Agni — A Family of Intelligent Digestive Fires

Ayurveda describes 13 main agnis in the body. These are the digestive fires. They are called jathar agni (the main digestive fire), the bhut agnis (the five elemental fires), and the dhatu agnis (the seven tissue fires).

The jathar agni is the leading source of energy for the other agnis. A good analogy is that jathar agni is like a fire in the middle of a room surrounded by 12mirrors around the walls of the room, reflecting the main fire. The strength of all the agnis is determined by the strength of jathar agni.

Signs that Your Agni is Balanced

A balanced agni is called sama agni. We experience this when we are digesting our food properly. Many people do not appreciate this state simply because the indicators are so simple: we are comfortable eating and digesting our food.

In the ancient traditional ayurvedic model of healthcare, a balanced agni isconsidered the first line of defense in maintaining normal health andyouthfulness. According to the texts of ayurveda, digestion acts like aguardian — a protective gateway to support the internal environment in maintaining its natural state of homeostasis. It also creates a favorable environment for the transformation of food into nutrients that can be assimilated by the physiology.

The Three States of Agni Out-of-Balance

There are three main imbalanced states of agni:

Number one: vishama agni, or irregular digestion, is due to aggravated Vata dosha. Theresults of this type of imbalance are irregular appetite, indigestion, gas andbloating, problems falling asleep, excess worrying, weight loss, fearfuldreams, and/or a coating on the tongue.

Number two: tikshna agni is characterized by overactive digestion. This agni imbalanceis due to an imbalance of Pitta. In this situation agni becomes intense; thedigestive fire is too hot. The results of this imbalance include excess hunger, thirst, lethargy and fatigue, burning sensations, and an inability to tolerate hunger, which causes irritability. According to ayurveda, in this circumstance you could experience acid reflux.

Number three: manda agni is characterized by sluggish digestion and is associated withKapha dosha. This means the fire is dull. The transformation of food and nutrients is slow. This leads to partial transformation of food and nutrients and creates ama, or a toxic sludge in the body. The results of a mandaagni imbalance are lack of appetite, heaviness, oversleeping, lethargy, and an increase of Kapha.

Ayurveda emphasizes avoiding the creation of ama. It's one of those simple, powerful, remarkable ayurvedic understandings that have a big impact on the quality of your well-being. Wellness and ama-reduction go hand in hand in ayurveda.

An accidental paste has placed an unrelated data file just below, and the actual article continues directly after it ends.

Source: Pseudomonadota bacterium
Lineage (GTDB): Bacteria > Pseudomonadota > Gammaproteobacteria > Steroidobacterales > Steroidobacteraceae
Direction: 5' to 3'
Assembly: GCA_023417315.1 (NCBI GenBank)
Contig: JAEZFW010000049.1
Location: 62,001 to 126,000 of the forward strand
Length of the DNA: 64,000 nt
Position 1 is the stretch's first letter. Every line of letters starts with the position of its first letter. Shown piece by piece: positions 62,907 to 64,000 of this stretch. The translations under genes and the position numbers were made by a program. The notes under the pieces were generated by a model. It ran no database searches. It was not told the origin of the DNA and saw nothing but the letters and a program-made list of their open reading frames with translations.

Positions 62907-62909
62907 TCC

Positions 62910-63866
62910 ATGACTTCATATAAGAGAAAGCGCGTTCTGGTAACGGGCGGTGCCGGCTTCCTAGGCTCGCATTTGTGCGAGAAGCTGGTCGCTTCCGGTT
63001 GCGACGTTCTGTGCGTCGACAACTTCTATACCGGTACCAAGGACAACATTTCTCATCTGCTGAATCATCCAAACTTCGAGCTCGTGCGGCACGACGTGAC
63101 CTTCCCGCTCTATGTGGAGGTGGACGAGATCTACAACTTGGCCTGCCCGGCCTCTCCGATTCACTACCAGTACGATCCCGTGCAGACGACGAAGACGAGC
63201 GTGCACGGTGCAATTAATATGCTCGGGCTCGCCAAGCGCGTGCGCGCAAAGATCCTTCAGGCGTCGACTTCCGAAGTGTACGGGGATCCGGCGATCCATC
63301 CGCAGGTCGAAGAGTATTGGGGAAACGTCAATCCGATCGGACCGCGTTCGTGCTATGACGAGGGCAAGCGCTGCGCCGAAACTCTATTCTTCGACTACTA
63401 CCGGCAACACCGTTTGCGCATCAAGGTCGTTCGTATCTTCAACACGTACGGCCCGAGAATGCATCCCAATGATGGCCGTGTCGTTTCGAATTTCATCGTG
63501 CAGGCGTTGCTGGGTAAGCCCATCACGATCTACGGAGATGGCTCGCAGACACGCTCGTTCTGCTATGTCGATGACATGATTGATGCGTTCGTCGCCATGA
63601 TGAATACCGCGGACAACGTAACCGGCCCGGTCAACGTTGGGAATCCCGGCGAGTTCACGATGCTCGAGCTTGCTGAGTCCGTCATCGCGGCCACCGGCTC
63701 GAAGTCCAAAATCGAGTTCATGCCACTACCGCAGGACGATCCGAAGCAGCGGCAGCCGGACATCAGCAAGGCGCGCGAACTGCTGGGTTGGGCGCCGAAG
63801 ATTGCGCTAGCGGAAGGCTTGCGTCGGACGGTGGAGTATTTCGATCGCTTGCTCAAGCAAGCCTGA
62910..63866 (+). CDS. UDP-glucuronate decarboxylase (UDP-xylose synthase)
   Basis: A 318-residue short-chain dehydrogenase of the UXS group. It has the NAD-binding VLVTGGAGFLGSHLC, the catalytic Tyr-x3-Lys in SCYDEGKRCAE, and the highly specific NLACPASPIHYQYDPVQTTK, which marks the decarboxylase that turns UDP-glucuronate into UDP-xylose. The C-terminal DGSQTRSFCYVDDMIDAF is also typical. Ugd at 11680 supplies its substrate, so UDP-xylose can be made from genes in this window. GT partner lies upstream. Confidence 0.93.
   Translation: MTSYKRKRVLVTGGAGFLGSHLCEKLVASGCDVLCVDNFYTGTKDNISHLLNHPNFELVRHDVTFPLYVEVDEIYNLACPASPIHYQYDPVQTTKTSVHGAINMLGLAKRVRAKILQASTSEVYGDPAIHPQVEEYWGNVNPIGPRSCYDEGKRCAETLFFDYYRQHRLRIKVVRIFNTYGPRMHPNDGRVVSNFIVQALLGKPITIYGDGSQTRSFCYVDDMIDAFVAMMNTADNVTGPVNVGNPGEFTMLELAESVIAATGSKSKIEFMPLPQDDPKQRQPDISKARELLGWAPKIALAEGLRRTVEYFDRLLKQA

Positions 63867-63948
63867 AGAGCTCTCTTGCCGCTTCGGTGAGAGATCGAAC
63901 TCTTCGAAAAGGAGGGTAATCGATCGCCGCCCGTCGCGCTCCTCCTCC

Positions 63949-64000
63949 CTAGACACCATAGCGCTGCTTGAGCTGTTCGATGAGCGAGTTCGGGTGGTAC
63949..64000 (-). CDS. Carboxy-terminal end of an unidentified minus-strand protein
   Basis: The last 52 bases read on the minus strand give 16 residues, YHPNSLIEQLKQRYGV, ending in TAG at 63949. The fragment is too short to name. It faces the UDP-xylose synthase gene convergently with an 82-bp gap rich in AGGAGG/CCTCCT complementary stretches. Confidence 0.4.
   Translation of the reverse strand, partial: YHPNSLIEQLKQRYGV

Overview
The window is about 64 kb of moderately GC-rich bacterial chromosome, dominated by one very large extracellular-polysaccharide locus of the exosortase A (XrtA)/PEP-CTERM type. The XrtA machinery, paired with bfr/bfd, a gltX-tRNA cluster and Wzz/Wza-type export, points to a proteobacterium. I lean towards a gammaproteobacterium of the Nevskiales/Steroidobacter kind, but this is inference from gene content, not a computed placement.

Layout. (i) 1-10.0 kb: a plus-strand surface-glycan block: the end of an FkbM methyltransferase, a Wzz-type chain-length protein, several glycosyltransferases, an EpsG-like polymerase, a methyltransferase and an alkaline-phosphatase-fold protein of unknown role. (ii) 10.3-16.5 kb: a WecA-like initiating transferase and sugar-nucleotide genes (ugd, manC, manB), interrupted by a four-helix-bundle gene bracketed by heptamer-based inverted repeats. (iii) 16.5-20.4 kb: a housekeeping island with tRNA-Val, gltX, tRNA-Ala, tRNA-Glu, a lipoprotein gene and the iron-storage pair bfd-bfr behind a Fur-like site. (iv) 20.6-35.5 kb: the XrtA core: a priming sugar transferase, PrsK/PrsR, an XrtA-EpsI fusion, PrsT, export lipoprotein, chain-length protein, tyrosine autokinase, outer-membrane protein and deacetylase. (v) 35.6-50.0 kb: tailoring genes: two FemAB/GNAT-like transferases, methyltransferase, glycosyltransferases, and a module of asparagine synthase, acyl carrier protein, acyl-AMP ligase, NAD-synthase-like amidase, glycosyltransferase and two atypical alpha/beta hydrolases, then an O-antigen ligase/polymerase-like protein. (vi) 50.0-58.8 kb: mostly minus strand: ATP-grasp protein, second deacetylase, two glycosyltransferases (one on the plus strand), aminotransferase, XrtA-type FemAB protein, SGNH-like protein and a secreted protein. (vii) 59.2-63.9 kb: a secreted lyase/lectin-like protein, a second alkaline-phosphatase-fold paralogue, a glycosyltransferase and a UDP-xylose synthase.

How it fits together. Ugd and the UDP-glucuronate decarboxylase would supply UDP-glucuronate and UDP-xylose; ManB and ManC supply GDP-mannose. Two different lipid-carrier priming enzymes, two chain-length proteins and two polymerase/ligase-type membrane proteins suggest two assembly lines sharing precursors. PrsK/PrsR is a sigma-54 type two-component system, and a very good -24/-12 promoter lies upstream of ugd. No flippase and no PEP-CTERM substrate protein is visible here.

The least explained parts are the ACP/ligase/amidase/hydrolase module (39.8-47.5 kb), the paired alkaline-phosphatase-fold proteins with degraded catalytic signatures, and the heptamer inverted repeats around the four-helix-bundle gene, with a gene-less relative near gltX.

Avoiding ama, and regularly reducing it, sets the body and mind strongly on the path to higher states of wellness. The results of ama buildup are plain and easy to see: a white coating on the tongue in the morning, bad breath, irregular appetite or lack of appetite, excessive gas with a bad odor, low immunity and problems with allergens. If this is the case, ayurveda recommends ama reduction, which is easily accomplished with simple dietary changes, herbs, the experience of regular transcending, exercise and panchakarma (classic ayurvedic purification procedures). All of these approaches help reduce and remove ama and balance agni.

Food Rules — Protecting Agni with Smart Choices

The historical ancient texts of ayurveda state that the three main dietary causes of poor health are:

  1. Mixing the wrong foods together, such as milk with sour food,
  2. Eating too much ortoo little, and
  3. Eating before the previous meal is digested.

This is a classic example of the power of simple solutions from an ayurvedic perspective. The core of the insight rests upon the recognition that digestion plays a huge role in the state of our health and in supporting an exceptional state of wellness. Digestion is the foundation of transformation and nourishment in the ayurvedic model. Respecting the system's likes and dislikes,and supporting it in our food and dietary choices, allows this system to function at peak levels. The goal is more ojas and less ama. For more information on ayurvedic recommendations for food combinations, visit www.mapi.com.

Following these additional simple food insights will support your digestion during thedemanding holidays.

  1. Eat meals at the same time daily, with lunch as the main meal. An old saying goes: eat like a prince at breakfast, a king at lunch and a pauper at dinner. The body likes habits and routine.
  2. Food should be warm, well cooked and unctuous. Avoid extremes like following your main course with lots of cold ice cream.
  3. When you sit to eat, make sure everything you need is on the table. Mothers, fathers and caregivers particularly should refrain from continually getting up to fulfill requests during the meal. Eating should be uninterrupted.
  4. Do not eat too fast or too slow, and chew your food well — as your grandmother used to say, 30 times.
  5. Eat in a settled manner. Focus on eating — no TV or loud music, just pleasant conversation.
  6. Savor the tastes.